What is it?
As a woman, our uterus (or womb) is lined with endometrium tissue. This is normal. What is not normal, and what happens when a woman suffers from endometriosis, is that this tissue is present on organs outside of the uterus, including the ovaries (where the eggs come from), the fallopian tubes, behind or around the uterus, and even on your bowl or bladder. As a woman, our bodies go through a [roughly] monthly cycle, and during this time the endometrium sheds from the uterus, hence you having a period. Endometriosis also goes through these changes and that is why periods can be heavy and painful. This is why it is really only seen in women from their teens to pre-menopause.
Endometriosis can lead to symptoms including painful sex, [chronic] pelvic or abdominal pain, heavy and painful periods, and difficulty falling pregnant. However, symptoms can vary greatly and this might make diagnosis challenging or even lead to a missed diagnosis. A lot of women are also asymptomatic, meaning that they don’t have any particular symptoms, and may only discover the condition when trying to fall pregnant.
What you need to know:
- There is nothing you could have done or nothing you did that lead to you developing endometriosis. Some people will tell you that you might have endometriosis because you didn’t have kids earlier, but there is no truth to that. Younger and older women can suffer from endometriosis.
- Suffering from endometriosis can be tiring, physically and emotionally. Be kind to yourself and ensure you’re speaking to your Dr and getting a second opinion if need be.
- Sex can be really painful, and many women don’t speak up about this or know that it’s not normal. Speak to your gynaecologist or physician. It could be a number of things – endometriosis being just one. Deep pain during sex [known as dyspareunia] can lead to lowered sexual satisfaction and interfere with your quality of life. It can thus also affect your desire and interest in sex, and how aroused you get during sex.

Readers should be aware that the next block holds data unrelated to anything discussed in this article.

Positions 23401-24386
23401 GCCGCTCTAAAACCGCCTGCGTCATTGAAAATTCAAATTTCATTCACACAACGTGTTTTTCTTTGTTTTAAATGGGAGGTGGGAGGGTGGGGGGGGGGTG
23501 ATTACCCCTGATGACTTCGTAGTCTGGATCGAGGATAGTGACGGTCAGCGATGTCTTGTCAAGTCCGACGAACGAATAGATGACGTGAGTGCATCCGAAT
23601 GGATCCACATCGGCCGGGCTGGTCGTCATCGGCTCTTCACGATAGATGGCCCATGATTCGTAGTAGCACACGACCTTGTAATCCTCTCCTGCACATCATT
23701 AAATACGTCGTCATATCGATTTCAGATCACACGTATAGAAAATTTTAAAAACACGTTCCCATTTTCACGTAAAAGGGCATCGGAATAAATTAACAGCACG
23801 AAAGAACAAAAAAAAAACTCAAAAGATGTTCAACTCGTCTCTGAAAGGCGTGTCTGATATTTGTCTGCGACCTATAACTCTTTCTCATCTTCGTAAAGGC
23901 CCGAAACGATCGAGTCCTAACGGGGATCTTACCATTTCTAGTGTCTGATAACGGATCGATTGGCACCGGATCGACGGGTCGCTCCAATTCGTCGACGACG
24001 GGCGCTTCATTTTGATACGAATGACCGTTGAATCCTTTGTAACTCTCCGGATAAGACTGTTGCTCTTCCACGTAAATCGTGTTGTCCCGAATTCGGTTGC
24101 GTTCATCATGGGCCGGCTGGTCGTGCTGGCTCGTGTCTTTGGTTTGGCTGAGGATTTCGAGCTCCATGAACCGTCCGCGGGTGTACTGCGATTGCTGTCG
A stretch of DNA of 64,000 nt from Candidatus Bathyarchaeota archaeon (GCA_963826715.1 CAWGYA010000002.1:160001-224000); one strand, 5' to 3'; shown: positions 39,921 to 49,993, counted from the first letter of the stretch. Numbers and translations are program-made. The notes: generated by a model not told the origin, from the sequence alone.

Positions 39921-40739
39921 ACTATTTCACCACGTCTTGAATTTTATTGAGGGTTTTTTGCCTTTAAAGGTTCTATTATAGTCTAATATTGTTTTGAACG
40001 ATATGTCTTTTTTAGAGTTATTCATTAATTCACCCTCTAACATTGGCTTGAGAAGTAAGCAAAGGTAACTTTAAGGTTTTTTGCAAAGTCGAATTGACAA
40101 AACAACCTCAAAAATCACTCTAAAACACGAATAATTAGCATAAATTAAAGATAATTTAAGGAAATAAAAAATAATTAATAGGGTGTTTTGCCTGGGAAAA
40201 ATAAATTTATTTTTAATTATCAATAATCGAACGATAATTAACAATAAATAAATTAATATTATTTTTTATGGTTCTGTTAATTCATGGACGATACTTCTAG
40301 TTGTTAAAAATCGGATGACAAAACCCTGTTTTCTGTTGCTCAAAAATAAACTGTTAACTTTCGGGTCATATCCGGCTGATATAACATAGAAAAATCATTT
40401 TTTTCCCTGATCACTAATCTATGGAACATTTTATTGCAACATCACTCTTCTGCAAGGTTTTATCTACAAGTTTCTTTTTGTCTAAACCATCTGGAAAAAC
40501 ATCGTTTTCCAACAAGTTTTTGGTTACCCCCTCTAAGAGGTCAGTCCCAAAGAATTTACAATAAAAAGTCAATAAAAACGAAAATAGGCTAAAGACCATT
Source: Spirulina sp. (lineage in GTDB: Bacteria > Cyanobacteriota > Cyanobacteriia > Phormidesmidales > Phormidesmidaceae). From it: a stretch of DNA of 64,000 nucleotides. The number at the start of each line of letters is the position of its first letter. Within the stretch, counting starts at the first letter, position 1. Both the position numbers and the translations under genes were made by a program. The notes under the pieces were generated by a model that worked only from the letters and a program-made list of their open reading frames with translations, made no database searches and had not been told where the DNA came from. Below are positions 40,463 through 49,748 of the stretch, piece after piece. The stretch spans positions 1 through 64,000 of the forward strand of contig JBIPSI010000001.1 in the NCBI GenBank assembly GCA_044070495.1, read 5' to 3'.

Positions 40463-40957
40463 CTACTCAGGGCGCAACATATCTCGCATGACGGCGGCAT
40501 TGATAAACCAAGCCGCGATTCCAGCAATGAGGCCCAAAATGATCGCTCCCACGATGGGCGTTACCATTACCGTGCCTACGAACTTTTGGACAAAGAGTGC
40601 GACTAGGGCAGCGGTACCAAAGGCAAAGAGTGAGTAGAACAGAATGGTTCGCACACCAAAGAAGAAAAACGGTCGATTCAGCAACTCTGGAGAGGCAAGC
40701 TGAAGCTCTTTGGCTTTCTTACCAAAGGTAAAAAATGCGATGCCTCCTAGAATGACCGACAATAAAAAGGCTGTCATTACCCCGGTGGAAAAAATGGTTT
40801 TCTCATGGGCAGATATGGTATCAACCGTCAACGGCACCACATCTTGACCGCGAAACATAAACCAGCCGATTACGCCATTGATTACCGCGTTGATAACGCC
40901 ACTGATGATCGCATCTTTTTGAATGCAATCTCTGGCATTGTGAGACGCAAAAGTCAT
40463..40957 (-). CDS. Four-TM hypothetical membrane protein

- If you have a mild form of endometriosis, falling pregnant shouldn’t be too difficult. When you do fall pregnant, women report relief in symptoms throughout pregnancy [due to constant natural pregnancy hormones].
- Having a hysterectomy is not the only [or first] answer! This is an extreme line of treatment and I urge you to always get a second opinion if this is what your physician is suggesting.
So how is it treated?
Unfortunately there is no cure for endometriosis, and thus symptom management is the first line approach to treatment. This should be specific to your symptoms, age, lifestyle, and if you wish to have children or not.
Treatment may include painkillers, having a Mirena (IUS) inserted (read about this contraceptive method here), hormonal medication, or a laparoscopy – a [key hole] surgical procedure performed through a tiny incision in your belly button, while you are under general anaesthetic, so as to explore the sites of the endometriosis and to sometimes take tissue samples for biopsy. Tissue can be removed to relieve pain and assist with fertility, as studies have found that by removing some of this tissue can improve your chances of falling pregnant.
Women do not experience this condition in the same way and thus assessment, diagnosis, treatment and symptom management should be individual to each woman.